It’s hard to coach a football game when the players and the playbook are designed for soccer.

This is the challenge that superintendents and principals face as they try to introduce innovation in a school system that was created for a different sport. Why require state-by-state teacher credentials? They clash with today’s reality that students can use the Internet to access content from the best teachers across the world. What’s the use of policies that fund schools based on seat-time? They don’t mesh with new technologies that allow students to progress at their personal best pace. Why uphold student-to-teacher-ratio requirements? They don’t fit with new models that combine online content experts with onsite mentors and facilitators. In short, policies that govern the standard 1-to-30-classroom design are not right for today.

But school leaders do not need to sit on the sidelines waiting for policy change.  They have several ways that they can nudge their schools toward the more student-centered, individualized models of the future. Here are ideas for those who want to know where to begin:

For starters, focus on using innovation to reach students who otherwise would not participate in the system or take certain courses. Districts in several states have contracted with AdvancePath Academics to set up blended-learning labs to recover dropout students. Their simple value proposition is “Give us 3,000 square feet of space on your campus, we’ll give you graduates.” Katherine Mackey’s case study about Wichita Public Schools profiles the several dropout- and credit-recovery centers that the district has set up, often in shopping centers, to use online learning to educate out-of-system students. Metropolitan Nashville Public Schools began offering online courses so that schools without a Chinese teacher, for example, could still offer Chinese courses.

Start moving toward a mastery-based model. Define what mastery of the standards means for your students, and then award credit to students who can demonstrate that mastery, even if the students learn the material in nontraditional ways. Chugach School District in Alaska provides one of the best examples of a model for competency-based advancement.  Chugach has no grade levels. To move to the next level, students have to master the one that precedes it. Edutopia profiles the district’s model here.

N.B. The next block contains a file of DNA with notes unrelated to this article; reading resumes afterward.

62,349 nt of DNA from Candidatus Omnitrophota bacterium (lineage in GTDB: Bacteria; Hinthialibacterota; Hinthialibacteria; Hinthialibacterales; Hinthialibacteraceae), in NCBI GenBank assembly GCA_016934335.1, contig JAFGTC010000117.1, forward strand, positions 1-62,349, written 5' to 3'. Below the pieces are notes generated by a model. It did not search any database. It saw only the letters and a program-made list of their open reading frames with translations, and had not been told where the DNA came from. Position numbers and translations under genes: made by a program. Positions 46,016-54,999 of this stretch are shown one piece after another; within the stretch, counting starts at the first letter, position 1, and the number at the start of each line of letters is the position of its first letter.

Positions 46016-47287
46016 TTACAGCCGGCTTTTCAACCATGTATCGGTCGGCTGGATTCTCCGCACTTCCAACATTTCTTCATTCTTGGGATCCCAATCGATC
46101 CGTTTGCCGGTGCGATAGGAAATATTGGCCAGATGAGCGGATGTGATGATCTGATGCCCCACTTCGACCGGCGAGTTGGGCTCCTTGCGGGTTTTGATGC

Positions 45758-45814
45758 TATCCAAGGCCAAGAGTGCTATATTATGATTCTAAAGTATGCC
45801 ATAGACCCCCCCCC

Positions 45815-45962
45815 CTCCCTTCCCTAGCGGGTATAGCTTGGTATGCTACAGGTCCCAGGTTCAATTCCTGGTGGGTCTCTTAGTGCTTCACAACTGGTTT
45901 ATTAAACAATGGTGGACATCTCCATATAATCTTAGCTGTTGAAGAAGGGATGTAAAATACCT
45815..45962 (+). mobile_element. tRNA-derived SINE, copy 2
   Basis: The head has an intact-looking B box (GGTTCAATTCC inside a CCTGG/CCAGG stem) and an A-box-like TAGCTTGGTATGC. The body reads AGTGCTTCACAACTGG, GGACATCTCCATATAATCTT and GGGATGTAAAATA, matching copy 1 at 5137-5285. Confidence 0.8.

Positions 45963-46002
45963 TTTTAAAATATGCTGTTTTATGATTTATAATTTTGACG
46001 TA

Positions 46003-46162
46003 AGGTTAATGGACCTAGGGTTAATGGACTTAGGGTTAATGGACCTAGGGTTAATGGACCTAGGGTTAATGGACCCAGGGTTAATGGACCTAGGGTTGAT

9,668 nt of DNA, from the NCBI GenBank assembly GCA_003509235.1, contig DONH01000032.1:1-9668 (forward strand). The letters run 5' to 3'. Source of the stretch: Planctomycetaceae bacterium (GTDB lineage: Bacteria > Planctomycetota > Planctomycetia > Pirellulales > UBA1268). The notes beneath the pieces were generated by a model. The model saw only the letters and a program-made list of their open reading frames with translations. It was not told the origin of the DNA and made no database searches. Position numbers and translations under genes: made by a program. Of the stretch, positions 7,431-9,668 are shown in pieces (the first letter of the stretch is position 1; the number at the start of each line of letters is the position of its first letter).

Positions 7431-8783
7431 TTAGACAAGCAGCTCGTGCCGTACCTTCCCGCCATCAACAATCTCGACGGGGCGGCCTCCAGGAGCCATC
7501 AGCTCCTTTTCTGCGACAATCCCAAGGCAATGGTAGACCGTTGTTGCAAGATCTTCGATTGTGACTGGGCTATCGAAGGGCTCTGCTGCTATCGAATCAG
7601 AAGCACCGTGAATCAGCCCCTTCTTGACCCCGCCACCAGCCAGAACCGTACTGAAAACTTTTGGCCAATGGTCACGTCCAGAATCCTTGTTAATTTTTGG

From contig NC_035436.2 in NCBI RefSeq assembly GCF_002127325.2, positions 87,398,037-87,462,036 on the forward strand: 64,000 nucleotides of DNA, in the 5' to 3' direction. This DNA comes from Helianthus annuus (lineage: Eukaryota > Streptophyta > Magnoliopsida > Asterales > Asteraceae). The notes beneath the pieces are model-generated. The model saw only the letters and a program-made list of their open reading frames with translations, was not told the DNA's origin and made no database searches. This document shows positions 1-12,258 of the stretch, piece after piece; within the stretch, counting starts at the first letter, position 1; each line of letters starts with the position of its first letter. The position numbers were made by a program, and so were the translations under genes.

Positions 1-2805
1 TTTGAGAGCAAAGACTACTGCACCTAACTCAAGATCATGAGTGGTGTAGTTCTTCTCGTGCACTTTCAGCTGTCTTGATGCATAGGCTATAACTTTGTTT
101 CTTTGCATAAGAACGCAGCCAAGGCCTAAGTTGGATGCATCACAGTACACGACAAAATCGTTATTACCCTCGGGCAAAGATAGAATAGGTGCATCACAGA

Use whatever policy vehicles are available to expand the autonomy of your schools. Apply for seat-time waivers, school charters, and curriculum waivers. Hold yourself accountable for results, but push for autonomy about how to arrange your facilities, allocate your funding, and manage your personnel.

Experiment with physical space and student schedules. Some students might learn best using an online-lab model for foreign languages, a flex model for math, and a rotation model for reading. (Definitions of these models are available in The Rise of K-12 Blended Learning.) Start small, such as with students who can provide their own wireless devices, and then expand. When hiring new teachers, look for those who are open minded about and capable of assuming a more specialized role, such as a content expert, mentor, or classroom manager. Use online professional development resources to train teachers for these new roles, because most schools of education are not yet up to the task.

Finally, seek inspiration from other school leaders who are starting to rethink whole school design as they embrace emerging innovations. Disrupting Class does a good job laying out the theoretical groundwork for how innovation will lead to this redesign. Innosight Institute is building a catalog of organizations that are bringing online learning into schools. The first 45 of these profiles are available here.

So much of what leaders hear about education feels dead end, particularly when the topic is funding. But that is no excuse—actually it is the argument for—embracing every option available to carve out space and develop a mentality for innovation.


  • Heather Staker
    Heather Staker

    Heather Staker is an adjunct fellow at the Christensen Institute, specializing in K–12 student-centered teaching and blended learning. She is the co-author of "Blended" and "The Blended Workbook." She is the founder and president of Ready to Blend, and has authored six BloomBoard micro-credentials for the “Foundations of Blended Learning” educator micro-endorsement.